• Impact strength, it is the capability of the material in withstanding by the suddenly applied loads in terms of energy. Often measured with the Izod impact strength test or Charpy impact test, both of which measure the impact energy required to fracture a sample.

### Strain (deformation) terms

• Deformation of the material is the change in geometry when stress is applied (in the form of force loading, gravitational field, acceleration, thermal expansion, etc.). Deformation is expressed by the displacement field of the material.
• Strain or reduced deformation is a mathematical term to express the trend of the deformation change among the material field. For uniaxial loading - displacements of a specimen (for example a bar element) it is expressed as the quotient of the displacement and the length of the specimen. For 3D displacement fields it is expressed as derivatives of displacement functions in terms of a second order tensor (with 6 independent elements).
• Deflection is a term to describe the magnitude to which a structural element bends under a load.

## Stress-strain relations

• Elasticity is the ability of a material to return to its previous shape after stress is released. In many materials, the relation between applied stress and the resulting strain is directly proportional (up to a certain limit), and a graph representing those two quantities is a straight line.

The slope of this line is known as Young's Modulus, or the "Modulus of Elasticity." The Modulus of Elasticity can be used to determine stress-strain relationships in the linear-elastic portion of the stress-strain curve. The linear-elastic region is taken to be between 0 and 0.2% strain, and is defined as the region of strain in which no yielding (permanent deformation) occurs.

• Plasticity or plastic deformation is the opposite of elastic deformation and is accepted as unrecoverable strain. Plastic deformation is retained even after the relaxation of the applied stress. Most materials in the linear-elastic category are usually capable of plastic deformation. Brittle materials, like ceramics, do not experience any plastic deformation and will fracture under relatively low stress. Materials such as metals usually experience a small amount of plastic deformation before failure while soft or ductile polymers will plasticly deform much more.

Consider the difference between a fresh carrot and chewed bubble gum. The carrot will stretch very little before breaking, but nevertheless will still stretch. The chewed bubble gum, on the other hand, will plasticly deform enormously before finally breaking.

## Design terms

Ultimate strength is an attribute directly related to a material, rather than just specific specimen of the material, and as such is quoted force per unit of cross section area (N/m²). For example, the ultimate tensile strength (UTS) of AISI 1018 Steel is 440 MN/m². In general, the SI unit of stress is the pascal, where 1 Pa = 1 N/m². In Imperial units, the unit of stress is given as lbf/in² or pounds-force per square inch. This unit is often abbreviated as psi. One thousand psi is abbreviated ksi.

Factor of safety is a design constraint that an engineered component or structure must achieve. $FS = UTS/R$, where FS: the Factor of Safety, R: The applied stress, and UTS: the Ultimate force (or stress).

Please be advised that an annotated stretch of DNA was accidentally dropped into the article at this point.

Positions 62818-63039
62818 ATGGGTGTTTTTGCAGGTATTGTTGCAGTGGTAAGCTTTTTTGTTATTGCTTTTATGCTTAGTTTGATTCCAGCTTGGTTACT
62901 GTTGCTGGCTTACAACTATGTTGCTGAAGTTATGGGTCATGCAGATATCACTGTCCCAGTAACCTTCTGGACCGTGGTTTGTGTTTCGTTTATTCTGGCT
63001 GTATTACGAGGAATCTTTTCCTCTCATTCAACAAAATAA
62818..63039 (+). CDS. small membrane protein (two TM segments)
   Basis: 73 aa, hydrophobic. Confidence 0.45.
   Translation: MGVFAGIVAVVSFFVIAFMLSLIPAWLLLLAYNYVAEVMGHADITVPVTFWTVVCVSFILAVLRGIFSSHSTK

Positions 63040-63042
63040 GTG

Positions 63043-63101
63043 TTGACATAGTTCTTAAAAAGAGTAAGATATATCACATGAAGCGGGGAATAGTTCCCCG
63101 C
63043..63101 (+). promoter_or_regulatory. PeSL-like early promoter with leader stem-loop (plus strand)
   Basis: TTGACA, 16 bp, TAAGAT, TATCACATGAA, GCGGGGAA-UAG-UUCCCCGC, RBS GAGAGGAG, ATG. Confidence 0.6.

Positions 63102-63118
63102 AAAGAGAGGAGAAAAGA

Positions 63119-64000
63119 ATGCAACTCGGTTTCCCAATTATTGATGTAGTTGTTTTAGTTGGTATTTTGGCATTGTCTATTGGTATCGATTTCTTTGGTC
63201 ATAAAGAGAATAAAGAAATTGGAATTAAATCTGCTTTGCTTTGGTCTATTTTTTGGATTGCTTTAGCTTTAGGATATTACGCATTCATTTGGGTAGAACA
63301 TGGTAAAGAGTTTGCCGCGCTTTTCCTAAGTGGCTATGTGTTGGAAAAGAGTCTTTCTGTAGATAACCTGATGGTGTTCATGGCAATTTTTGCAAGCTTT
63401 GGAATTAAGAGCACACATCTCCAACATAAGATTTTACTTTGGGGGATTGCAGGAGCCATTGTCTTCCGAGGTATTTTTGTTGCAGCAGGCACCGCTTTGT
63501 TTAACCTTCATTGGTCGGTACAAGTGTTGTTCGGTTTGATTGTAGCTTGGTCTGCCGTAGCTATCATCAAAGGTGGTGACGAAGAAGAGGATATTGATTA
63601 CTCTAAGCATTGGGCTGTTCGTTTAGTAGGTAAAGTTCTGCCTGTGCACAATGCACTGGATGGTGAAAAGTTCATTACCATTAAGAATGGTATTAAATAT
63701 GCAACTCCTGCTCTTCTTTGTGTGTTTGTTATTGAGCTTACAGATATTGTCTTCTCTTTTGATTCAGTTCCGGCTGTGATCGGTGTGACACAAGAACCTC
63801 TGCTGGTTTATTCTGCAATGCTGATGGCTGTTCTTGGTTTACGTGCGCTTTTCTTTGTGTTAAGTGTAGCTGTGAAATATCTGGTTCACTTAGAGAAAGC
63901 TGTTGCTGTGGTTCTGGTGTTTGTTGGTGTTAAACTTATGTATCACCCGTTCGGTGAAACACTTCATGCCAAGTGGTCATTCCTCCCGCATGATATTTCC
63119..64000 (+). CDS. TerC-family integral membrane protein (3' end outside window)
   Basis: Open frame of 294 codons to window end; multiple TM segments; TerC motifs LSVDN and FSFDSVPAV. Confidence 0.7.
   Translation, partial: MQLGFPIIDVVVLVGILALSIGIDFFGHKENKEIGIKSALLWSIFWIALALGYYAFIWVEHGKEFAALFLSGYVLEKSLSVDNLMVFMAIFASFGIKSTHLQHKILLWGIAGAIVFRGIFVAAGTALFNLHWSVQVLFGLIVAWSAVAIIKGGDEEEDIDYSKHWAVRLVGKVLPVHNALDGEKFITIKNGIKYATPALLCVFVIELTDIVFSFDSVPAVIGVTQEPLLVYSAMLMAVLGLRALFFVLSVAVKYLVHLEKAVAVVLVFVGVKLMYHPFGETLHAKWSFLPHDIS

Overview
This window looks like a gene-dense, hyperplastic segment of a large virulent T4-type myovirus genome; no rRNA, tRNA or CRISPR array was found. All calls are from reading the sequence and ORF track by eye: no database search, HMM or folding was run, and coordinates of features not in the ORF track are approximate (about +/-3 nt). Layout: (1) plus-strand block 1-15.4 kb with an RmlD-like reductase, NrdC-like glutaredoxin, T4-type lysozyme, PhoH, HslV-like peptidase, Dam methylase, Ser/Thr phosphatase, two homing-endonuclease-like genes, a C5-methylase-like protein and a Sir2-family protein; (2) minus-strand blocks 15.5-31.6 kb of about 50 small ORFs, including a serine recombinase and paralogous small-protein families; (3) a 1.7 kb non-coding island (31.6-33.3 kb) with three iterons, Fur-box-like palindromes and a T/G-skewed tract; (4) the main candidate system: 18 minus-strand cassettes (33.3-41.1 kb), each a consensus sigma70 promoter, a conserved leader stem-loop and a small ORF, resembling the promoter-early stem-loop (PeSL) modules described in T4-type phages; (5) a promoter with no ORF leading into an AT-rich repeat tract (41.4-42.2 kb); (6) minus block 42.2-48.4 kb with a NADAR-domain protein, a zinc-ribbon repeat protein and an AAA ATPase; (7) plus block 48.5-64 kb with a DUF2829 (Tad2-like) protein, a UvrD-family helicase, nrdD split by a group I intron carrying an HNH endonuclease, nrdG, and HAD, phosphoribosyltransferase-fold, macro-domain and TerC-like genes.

Margin of Safety is also sometimes used to as design constraint. It is defined MS=Factor of safety - 1

For example to achieve a factor of safety of 4, the allowable stress in an AISI 1018 steel component can be worked out as $R = UTS/FS$ = 440/4 = 110 MPa, or $R$ = 110×106 N/m².

## Suggested reading

• Mott, Robert L, "Applied Strength of Materials", 4th edition, Prentice-Hall, 2002, ISBN 0-13-088578-9
• Beer F.P., Johnston E.R., et al, Mechanics of Materials, 3rd edition, McGraw-Hill, 2001, ISBN 0-07-248673-2
• Timoshenko S., Strength of Materials, 3rd edition, Krieger Publishing Company, 1976, ISBN 0-88275-420-3
• Drucker D.C., Introduction to mechanics of deformable solids, McGraw-Hill, 1967.
• Shames I.H., Cozzarelli F.A., Elastic and inelastic stress analysis, Prentice-Hall, 1991, ISBN 1-56032-686-7
• Den Hartog, Jacob P., Strength of Materials, Dover Publications, Inc., 1961, ISBN 0-486-60755-0
• Popov, Egor P., Engineering Mechanics of Solids, Prentice Hall, Englewood Cliffs, N. J., 1990, ISBN 0-13-279258-3
• Groover, Mikell P., Fundamentals of Modern Manufacturing, John Wiley & Sons,Inc., 2002, 2nd Ed. ISBN 0-471-40051-3
• Lebedev, Leonid P. and Cloud, Michael.J., Approximating Perfection: A Mathematician's Journey into the World of Mechanics, Princeton University Press, 2004, ISBN 0-691-11726-8
• Hibbeler, R.C., Statics and Mechanics of Materials, SI Edition, Prentice-Hall, 2004, ISBN 013-129-011-8
• Alfirević, Ivo, Strength of Materials I, Tehnička knjiga, 1995, ISBN 953-172-010-X
• Alfirević, Ivo, Strength of Materials II, Tehnička knjiga, 1999, ISBN 953-6168-85-5
• Hashemi, Javad and Smith, William F., Foundations of Materials Science and Engineering,McGraw-Hill, 2006, 4th Ed. ISBN 007-125690-3
• J.E. Gordon, "The New Science of Strong Materials", Princeton, 1984.
• M.F. Ashby, "Materials Selection in Design", Pergamon, 1992.
• A.H. Cottrell, "Mechanical Properties of Matter", Wiley, New York, 1964.